The long view: Jill Kelly's half-century of service to Fairfield
Jill Kelly grew up in Easton, but has lived for more than a half century in Fairfield, where she and her husband, Henry, who died in 2011, raised four children.
During those 50-plus years, Kelly, a Republican, has actively served the community in a wide range of roles, from the Representative Town Meeting to the Zoning Board of Appeals, and a stint on the Board of Selectmen from 1993-97 as then-First Selectman Paul Audley's running mate.
A local real estate agent, the 82-year-old also serves as co-chairwoman of the Connecticut Citizens Transportation Lobby. The Board of Selectmen recently approved Kelly's re-appointment to the town Ethics Commission, a term that Kelly called her "swan song."
She recently sat down over a cup of coffee at the Athena Diner and reflected on her involvement in town government and community activities.
Q: When did you first get involved in the community?
A: "I was very involved, I was a neighborhood activist. We were very involved in zoning. I had been on the Sasquanaug Association, and I fought every development that there was to fight, some of which are where some of my kids live now. Southport Woods Condos, we were fighting like mad. The Republicans had three people on the RTM. Don Collimore approached me because I had name recognition, and asked me if I ever considered running for the RTM. I hadn't, but I said, sure."
Q: What was your first foray into politics like?
A: "It was interesting. The Republican Town Committee, they didn't know me and so they were a little stand-offish. I really had to work hard to get accepted. On the RTM, there had been only three Republicans from Greenfield Hill, District 3. Don Iodice and I won in 1975, and the five of us would sit in the back of the room. We loved it. (Democratic First Selectman) John Sullivan was in full swing. We had a few conservatives who sat in the back of the room with us, and we could maybe get 10 votes, 12 votes. It was a good time. Each year we increased the numbers of Republicans, but in those days it was just the five of us, and it was fun.
"John Sullivan understood we knew a lot of people and we should probably be listened to a little. When we got more and more members, I went from minority leader to majority leader. I worked with (Democrat) Judy Ewing. I thought we worked very well across the table."
Q: You're on the Ethics Commission now, recently re-appointed by the Board of Selectmen. There haven't been any meetings lately. What does that say about the way the town government is run?
A: "I think, as I look back, I really think we've been very clean. I have never thought at any time there would be issues that had to be brought to the Ethics Commission. We had one guy, we said, `Here's the procedure,' but he didn't follow through. Debby Zieff has been on longer than I have. She said in all her time, there were no issues. So that speaks well of the community. I think we always have been straightforward and pretty transparent in Fairfield."
Q: If you were first selectman, what would be the first thing you would want to tackle?
A: "Fix the roads. I'm in real estate, I'm on these roads a lot. I called (First Selectman Michael) Tetreau's office, I had a client in the car, as we came down Hillside from Congress, he said, `Are all the roads in Fairfield like this?' If I had my druthers I'd find the money to really get after the roads.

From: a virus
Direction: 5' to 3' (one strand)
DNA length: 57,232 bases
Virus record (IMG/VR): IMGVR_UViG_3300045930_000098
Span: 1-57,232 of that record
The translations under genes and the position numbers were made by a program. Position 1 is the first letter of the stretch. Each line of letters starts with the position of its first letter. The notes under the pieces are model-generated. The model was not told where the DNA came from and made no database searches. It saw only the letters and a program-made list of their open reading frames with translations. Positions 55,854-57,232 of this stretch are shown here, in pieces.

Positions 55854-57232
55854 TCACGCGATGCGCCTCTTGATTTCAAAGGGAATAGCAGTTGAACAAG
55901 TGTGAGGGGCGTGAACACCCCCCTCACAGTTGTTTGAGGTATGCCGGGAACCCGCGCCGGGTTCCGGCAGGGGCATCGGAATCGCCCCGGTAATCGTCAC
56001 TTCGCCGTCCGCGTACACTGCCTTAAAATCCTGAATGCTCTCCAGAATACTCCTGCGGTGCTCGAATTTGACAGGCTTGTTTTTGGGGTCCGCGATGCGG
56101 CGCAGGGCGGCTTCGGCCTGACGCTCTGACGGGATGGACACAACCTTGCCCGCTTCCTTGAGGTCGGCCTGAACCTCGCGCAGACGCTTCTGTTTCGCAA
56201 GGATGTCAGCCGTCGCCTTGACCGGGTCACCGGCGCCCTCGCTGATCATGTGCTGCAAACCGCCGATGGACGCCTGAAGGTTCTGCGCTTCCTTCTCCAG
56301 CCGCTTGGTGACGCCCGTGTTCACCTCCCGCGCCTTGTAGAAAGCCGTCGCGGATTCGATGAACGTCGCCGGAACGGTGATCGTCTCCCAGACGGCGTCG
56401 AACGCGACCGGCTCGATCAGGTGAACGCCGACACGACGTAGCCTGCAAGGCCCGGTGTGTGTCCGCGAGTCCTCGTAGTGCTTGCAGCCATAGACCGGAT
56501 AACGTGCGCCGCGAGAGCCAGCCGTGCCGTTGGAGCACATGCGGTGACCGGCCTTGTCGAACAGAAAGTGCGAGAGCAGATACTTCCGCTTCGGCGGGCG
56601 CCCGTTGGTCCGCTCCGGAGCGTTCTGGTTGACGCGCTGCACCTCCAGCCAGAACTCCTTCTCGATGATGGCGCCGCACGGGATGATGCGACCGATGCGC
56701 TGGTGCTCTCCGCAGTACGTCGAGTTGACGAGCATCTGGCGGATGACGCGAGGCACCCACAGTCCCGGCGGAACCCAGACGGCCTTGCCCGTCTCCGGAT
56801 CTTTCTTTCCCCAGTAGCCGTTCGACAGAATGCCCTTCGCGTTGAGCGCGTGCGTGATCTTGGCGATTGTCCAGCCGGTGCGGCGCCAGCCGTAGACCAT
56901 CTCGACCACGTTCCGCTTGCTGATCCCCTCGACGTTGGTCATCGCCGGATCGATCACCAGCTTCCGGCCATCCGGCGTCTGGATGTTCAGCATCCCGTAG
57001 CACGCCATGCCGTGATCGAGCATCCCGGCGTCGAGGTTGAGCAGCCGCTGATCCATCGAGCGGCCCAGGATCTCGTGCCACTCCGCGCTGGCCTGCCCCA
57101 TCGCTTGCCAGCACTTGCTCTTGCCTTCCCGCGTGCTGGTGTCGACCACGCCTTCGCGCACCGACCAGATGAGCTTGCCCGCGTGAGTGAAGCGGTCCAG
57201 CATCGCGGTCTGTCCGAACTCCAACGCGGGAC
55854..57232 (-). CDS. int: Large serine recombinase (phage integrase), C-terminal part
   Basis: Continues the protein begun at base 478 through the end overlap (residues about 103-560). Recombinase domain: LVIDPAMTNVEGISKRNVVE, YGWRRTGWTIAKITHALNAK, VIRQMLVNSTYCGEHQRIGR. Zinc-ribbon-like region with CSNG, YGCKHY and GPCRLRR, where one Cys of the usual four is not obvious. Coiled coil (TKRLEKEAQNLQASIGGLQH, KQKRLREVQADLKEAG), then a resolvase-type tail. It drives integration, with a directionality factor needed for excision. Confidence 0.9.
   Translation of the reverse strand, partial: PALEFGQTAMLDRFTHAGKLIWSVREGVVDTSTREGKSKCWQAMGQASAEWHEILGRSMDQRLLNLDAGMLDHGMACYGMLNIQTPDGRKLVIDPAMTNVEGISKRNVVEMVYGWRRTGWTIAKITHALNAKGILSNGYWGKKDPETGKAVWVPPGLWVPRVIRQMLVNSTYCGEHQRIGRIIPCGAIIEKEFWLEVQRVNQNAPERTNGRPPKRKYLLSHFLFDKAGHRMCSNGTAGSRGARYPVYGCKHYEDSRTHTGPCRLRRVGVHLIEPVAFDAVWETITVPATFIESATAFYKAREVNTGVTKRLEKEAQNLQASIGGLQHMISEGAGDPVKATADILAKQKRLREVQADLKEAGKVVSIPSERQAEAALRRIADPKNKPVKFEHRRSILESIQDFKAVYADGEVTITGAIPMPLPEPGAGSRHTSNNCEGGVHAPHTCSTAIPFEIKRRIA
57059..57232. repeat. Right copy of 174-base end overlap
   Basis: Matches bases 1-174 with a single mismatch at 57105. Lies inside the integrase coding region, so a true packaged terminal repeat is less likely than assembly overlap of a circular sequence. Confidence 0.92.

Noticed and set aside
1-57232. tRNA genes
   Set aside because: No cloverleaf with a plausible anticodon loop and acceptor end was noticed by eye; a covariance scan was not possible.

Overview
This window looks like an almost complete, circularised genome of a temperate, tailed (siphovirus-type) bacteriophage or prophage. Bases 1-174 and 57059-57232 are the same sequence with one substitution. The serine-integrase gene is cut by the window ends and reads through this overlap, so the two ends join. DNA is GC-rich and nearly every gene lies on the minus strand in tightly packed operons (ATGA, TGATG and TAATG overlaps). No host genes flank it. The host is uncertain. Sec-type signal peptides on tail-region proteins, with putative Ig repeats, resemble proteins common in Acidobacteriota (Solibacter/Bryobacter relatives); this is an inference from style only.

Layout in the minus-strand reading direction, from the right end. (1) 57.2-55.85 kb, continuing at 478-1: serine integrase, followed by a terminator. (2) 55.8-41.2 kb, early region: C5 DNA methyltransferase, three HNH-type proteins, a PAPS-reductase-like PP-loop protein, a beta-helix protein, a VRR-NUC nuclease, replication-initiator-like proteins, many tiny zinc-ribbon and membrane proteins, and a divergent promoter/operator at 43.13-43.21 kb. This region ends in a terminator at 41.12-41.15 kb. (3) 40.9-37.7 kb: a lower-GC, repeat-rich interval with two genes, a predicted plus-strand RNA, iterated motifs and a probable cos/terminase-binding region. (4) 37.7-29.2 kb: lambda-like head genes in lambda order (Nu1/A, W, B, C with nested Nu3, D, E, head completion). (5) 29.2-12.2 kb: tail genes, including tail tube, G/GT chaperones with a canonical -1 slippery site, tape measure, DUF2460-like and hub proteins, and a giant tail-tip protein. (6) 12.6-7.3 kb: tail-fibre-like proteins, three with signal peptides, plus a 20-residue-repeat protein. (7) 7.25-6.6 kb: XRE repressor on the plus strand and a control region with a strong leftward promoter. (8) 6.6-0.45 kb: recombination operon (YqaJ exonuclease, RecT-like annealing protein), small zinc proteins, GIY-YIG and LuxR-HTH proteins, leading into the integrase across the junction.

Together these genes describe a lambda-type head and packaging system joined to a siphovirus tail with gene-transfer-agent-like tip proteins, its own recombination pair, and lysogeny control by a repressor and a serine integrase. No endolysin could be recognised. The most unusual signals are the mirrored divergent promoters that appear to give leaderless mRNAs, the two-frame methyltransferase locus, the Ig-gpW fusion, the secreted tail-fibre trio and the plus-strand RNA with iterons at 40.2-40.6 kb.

"The next thing I would do is something about the look of Fairfield. It's dirty looking, I think, partially because of the roads and all the signs. And I have said this before, we should have been able to do something about Penfield Beach. I was anxious to have Penfield rebuilt when it was three years ago. It was embarrassing as a real estate agent to take people there. It was so dirty and disgraceful. After Sandy, I think the process of rebuilding is taking too long. It seems it could have gone a little quicker."
Q: Do you think the tone of national politics is starting to make its way into local politics?
A: `Yes, I think there is more friction between the parties than I remember in a community like Fairfield, and it shouldn't be. You really should be thinking about the community. We always had a camaraderie that was very evident. The feeling was about community."
Q: What was your favorite political or appointed positions?
A: "I loved the ZBA and I used to say if you find me in a nursing home at 2 p.m. on the first Thursday of the month, please wheel me out to the ZBA, it's the best show in town. You have all these attorneys coming forward with their impassioned pleas. I loved the ZBA"
Q: What do you think draws people to Fairfield?
A: "I remember once going into Paul Audley's office and saying, `We must be doing something right.' I had just driven a young couple out of New York around town. I asked them why Fairfield, and they said they had gone to Fairfield University and really loved it here. What I love about it is the diversity. I love the demographics of this community. We have something for everyone and that's hard to find."
Q: What has changed about Fairfield that you would like to see return to the way it was?
A: "Off the top of my head, I hate to see the density we have today. The density is just increasing so much; that bothers me."
Q: What is your favorite spot in Fairfield?
A: "I like to go to the little Sea Lodge on Southport Beach, so quite often I go there with a book and a sandwich. It's a gorgeous view."
Q: It's summer, and time for hot dogs. Rawley's or Super Duper Wienie?
A: "That's a tough one, but I would have to say Rawley's. It's just too far back in my memory. They're both great, but for the historic value, Rawley's."